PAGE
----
Salvage operation delays JNPT Dredging
The $ 235 million dredging project for deepening the JN port’s approach channel has hit a hurdle and may get delayed by at least three months before the work can take off. The unknown quantity of wreck lying at the bottom of the sea has come in the way of the dredging project. A number of accidents which have taken place in and around the Mumbai harbor and approach channel over the years have contributed to this buildup of wrecks including what is known as the “Great Bombay Explosion” of 12 April 1944 when SS Fort Stikine carrying 1,395 tons of explosives had caught fire and erupted.
Confirming this development L. Radhakrishnan, Chairman of Jawaharlal Nehru Port informed that wreck lying down beneath the sea could include containers and other objects which need to be removed before the dredging operation starts. We are trying to fish them out. The dredging contract with Royal Boskalis includes removal of the wreck up to a particular size. But above that the wreck removal cost will have to be borne by JNPT. Tata Consulting Engineers (TCE), who are consultant to JNPT for the dredging contract will decide on the course of action.
“TCE may probably go to the market and call for bids and decide on giving the wreck removal contract,” Mr Radhakrishnan stated. “If the wreck is too large the dredgers cannot handle it. So we will have to have a separate salvage operation for this purpose. If a tender is floated it will not be a global one and Royal Boskalis can also participate in it. Even if they do we will not give them the contract just like that. Whatever is the competitive bid and all things being equal the contract will be decided. But comparatively it is a small value project.”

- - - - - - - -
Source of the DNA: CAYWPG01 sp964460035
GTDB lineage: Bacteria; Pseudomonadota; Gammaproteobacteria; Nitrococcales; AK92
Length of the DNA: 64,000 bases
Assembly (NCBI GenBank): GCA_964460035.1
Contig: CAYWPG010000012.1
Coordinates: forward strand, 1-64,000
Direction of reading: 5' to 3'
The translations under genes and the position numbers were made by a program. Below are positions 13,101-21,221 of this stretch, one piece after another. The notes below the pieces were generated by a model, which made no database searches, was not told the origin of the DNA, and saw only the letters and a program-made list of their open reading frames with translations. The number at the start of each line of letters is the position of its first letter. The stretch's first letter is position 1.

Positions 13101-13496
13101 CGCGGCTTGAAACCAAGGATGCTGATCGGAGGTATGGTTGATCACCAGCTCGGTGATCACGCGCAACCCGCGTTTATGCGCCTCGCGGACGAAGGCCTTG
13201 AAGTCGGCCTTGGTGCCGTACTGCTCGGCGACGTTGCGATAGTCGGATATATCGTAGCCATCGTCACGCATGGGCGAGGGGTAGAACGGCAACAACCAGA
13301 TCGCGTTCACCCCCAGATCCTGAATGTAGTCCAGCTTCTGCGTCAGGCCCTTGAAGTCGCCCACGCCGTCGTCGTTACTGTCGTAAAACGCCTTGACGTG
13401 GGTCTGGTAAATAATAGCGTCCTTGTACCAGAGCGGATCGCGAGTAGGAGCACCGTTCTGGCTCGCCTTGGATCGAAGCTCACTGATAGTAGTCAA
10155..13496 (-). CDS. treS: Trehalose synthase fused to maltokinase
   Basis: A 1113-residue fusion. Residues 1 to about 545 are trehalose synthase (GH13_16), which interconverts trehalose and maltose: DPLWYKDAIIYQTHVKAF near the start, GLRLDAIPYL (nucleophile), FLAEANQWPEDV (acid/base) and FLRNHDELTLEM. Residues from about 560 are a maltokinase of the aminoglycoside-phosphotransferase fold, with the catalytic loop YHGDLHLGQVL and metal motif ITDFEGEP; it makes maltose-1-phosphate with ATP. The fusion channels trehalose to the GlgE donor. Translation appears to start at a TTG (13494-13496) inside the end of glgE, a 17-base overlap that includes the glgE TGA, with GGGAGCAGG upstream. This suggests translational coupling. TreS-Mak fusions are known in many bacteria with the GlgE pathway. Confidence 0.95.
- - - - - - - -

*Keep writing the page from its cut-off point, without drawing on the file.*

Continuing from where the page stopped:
Corroborating the development Devdatta Bose, Group Vertical Head – Ports & Transportation, Tata Consulting Engineers Limited stated, “There are over 60 obstructions out there in the approach channel. In fact, we pointed out to JNPT that there are several obstructions lying beneath the sea including that of SS Fort Stikine from which there could be shells, arms, metal parts, and other debris. We are in the process of calling for bids for the purpose of analyzing the market rates. Foreign players will also be participating. However, there will be stringent conditions in the contract among these will be that that the successful bidder will have to complete the wreck removal within 75 to 90 days.”
In the dredging contract Royal Boskalis has to raise the present depth of 11.5 meters of the common navigational channel which serves as the approach to both the Mumbai and Jawaharlal Nehru ports to 14 meters. With the present depth of 11.5 meters the JNPT is able to handle container ships carrying up to 3,000 standard containers that too at high tide. After deepening the channel to 14m it will enable ships with a capacity of loading over 6,000 standard containers to berth.
It is quite possible that the salvaging operation could come up with some rare unexpected results. After all SS Fort Stikine was known to have been carrying a consignment of gold, besides other costly shipment. There could also be a rush to secure relics of the British freighter.